(CHICAGO) Barack Obama's whirlwind trip to the Middle East and Europe was full of packed schedules, little sleep, and a cast of captivating international leaders. This was his first time abroad since announcing his run for the presidency. What did he learn?
1.) King Abdullah is a gracious host.
The 46 year old King of Jordan "bent over backwards," according to the campaign, to meet up with Obama during his day trip to Jordan. Abdullah returned early from Aspen in order to attend the one on one meeting with Obama, and even hosted a formal palace dinner at the Beit Al Urdan complex. Obama later arrived at the airport for a flight to Israel in a dark Mercedes Benz driven by the King. "It's a pretty smooth ride," Obama told CNN.
2.) Don't leave a note at the Western Wall if you are running for president.
On just a few hours of sleep, Obama paid a pre-dawn visit to Jerusalem's Western Wall where he placed a written prayer between stones. Thousands of visitors leave similar notes but rarely is one tampered with. Obama's note, on the other hand, was allegedly taken from the wall and published by Israeli newspapers. The campaign would not confirm or deny that the note was legitimate, but Shmeul Rabinovitz, the rabbi in charge of the Western Wall condemned the incident as an intrusion on Obama's relationship with God.
3.) It's hard to go to the gym in Berlin.
After learning that the gym at his Berlin hotel was under partial construction, Obama opted to work out at the nearby Ritz Carlton. But, as word of his whereabouts got out, the German press and onlookers quickly gathered outside the hotel gym. One overzealous German reporter actually posed as a gym-goer in order to catch a first hand account the presumptive nominee's work out. She wrote a minute by minute account of Obama's work out, even noting "wow, he didn't even sweat! WHAT A MAN!"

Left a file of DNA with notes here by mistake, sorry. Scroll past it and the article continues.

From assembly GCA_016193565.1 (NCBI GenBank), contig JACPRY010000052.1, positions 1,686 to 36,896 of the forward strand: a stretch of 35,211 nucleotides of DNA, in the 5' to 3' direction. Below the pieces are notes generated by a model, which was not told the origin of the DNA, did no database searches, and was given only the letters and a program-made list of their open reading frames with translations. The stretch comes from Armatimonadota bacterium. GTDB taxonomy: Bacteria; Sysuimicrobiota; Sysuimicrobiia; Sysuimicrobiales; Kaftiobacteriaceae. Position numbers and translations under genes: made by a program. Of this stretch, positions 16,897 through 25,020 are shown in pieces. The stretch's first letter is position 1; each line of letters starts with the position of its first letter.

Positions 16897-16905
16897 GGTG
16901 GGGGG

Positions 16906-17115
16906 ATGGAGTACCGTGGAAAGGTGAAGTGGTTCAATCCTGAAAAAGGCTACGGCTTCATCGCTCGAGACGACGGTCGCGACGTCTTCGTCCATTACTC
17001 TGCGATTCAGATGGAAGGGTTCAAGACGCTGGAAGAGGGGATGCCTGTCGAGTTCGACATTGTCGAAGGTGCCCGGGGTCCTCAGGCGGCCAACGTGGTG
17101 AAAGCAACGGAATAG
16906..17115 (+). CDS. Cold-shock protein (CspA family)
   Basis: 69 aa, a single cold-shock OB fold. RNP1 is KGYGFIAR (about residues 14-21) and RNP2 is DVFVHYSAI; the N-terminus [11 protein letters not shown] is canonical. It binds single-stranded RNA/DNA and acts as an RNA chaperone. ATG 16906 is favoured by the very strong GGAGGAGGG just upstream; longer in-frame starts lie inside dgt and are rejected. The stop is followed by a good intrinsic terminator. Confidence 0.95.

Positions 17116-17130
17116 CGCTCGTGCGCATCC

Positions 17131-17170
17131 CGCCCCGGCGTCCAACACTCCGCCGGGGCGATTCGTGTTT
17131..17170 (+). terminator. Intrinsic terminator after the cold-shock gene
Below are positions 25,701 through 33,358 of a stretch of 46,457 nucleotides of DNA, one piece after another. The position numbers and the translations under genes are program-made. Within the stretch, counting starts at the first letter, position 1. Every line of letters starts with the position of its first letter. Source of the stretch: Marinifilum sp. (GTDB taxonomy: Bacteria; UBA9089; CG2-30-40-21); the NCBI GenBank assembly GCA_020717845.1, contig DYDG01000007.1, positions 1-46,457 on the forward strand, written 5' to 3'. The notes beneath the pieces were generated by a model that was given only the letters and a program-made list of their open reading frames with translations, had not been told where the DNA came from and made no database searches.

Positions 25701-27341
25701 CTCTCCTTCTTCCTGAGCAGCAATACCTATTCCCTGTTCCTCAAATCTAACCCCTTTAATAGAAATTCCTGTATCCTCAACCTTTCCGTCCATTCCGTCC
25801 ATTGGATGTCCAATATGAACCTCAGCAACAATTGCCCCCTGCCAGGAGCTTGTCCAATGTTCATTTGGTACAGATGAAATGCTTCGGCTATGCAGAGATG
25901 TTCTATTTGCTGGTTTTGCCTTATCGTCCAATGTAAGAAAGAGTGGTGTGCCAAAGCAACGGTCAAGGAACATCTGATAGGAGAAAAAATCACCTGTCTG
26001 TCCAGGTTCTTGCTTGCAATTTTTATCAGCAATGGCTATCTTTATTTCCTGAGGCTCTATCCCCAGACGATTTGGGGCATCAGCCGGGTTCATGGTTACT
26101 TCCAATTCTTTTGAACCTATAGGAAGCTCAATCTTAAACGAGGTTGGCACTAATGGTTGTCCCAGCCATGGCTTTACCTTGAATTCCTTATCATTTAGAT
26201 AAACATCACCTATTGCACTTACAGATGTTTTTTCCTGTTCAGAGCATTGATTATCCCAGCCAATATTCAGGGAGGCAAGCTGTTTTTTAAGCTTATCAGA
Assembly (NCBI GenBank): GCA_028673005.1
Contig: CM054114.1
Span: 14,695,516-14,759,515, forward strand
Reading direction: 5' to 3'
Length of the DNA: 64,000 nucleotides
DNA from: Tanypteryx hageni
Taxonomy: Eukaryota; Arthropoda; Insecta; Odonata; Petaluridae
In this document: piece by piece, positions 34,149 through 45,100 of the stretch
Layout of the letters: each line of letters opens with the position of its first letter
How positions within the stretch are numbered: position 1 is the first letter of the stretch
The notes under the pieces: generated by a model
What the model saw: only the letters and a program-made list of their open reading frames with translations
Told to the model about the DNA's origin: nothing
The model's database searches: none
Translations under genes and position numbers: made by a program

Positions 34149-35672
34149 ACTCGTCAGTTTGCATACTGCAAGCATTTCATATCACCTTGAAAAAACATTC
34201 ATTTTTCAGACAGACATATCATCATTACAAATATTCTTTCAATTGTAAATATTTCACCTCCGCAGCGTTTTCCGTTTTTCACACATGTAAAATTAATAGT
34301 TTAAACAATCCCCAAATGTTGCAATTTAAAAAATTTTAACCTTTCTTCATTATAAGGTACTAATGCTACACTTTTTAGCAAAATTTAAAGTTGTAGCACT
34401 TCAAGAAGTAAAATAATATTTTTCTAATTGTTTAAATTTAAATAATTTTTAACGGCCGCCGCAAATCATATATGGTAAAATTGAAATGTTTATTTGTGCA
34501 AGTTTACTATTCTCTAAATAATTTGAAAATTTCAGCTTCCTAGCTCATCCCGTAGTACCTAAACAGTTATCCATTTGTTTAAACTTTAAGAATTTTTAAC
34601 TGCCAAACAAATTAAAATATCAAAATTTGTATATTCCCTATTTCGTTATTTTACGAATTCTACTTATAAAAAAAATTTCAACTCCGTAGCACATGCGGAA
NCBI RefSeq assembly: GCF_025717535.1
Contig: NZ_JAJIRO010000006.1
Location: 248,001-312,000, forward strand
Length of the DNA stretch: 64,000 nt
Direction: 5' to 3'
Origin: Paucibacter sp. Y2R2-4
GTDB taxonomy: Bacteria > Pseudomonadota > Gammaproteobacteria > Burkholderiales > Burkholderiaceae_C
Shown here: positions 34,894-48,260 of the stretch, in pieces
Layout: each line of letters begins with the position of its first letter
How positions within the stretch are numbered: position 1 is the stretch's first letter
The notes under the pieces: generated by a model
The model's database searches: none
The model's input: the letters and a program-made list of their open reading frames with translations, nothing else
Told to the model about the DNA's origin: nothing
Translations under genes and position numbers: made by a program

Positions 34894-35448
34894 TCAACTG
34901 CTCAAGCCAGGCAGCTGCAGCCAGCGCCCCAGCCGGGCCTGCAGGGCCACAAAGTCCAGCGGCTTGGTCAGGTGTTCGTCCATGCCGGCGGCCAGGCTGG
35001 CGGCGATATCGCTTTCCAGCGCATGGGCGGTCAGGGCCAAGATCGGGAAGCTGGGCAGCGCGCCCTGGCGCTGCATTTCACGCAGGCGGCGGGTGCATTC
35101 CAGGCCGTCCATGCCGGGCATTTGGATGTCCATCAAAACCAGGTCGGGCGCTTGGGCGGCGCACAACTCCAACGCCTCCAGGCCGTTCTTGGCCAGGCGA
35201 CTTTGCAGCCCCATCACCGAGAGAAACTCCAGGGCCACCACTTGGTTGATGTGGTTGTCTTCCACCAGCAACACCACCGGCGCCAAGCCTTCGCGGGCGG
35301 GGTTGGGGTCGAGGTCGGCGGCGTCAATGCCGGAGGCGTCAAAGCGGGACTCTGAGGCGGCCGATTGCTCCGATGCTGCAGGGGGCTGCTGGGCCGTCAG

4.) Sarkozy loves everything American.
When he ran for President of France in 2007, Nicolas Sarkozy had to tone down his pro-American rhetoric in order to be elected. But at press conference in the Elysee Palace, Sarkozy showed nothing but admiration for Obama. He told his guest the French were following the U.S. election "with passion" and even drew similarities between their respective candidacies.
"Not everyone here is called Sarkozy," he said, "I'm fully aware not everyone is called Obama in the United States." Sarko's energy and charisma at the presser even prompted Obama to ask him what he eats "so that I can find out how I can always have as much energy."
5.) Private conversations are not always private.
The press did not see much of Obama's meeting with Prime Minister Gordon Brown, who was enduring his own political turmoil, but caught a glimpse of a potential budding relationship with conservative opposition leader, David Cameron. While trading casual advice, the two men appear to "get each other," at least when it comes to the need for rest.
"You should be on the beach... You need a break," Cameron told Obama in an off mic conversation. "You need to be able to keep your head together... Do you have a break at all?"
"The most important thing you need to do is to have big chunks of time during the day when all you're doing is thinking," Obama said. Otherwise, he added, "you start making mistakes or you lose the big picture."
The pair did not realize that their conversation was caught on mic.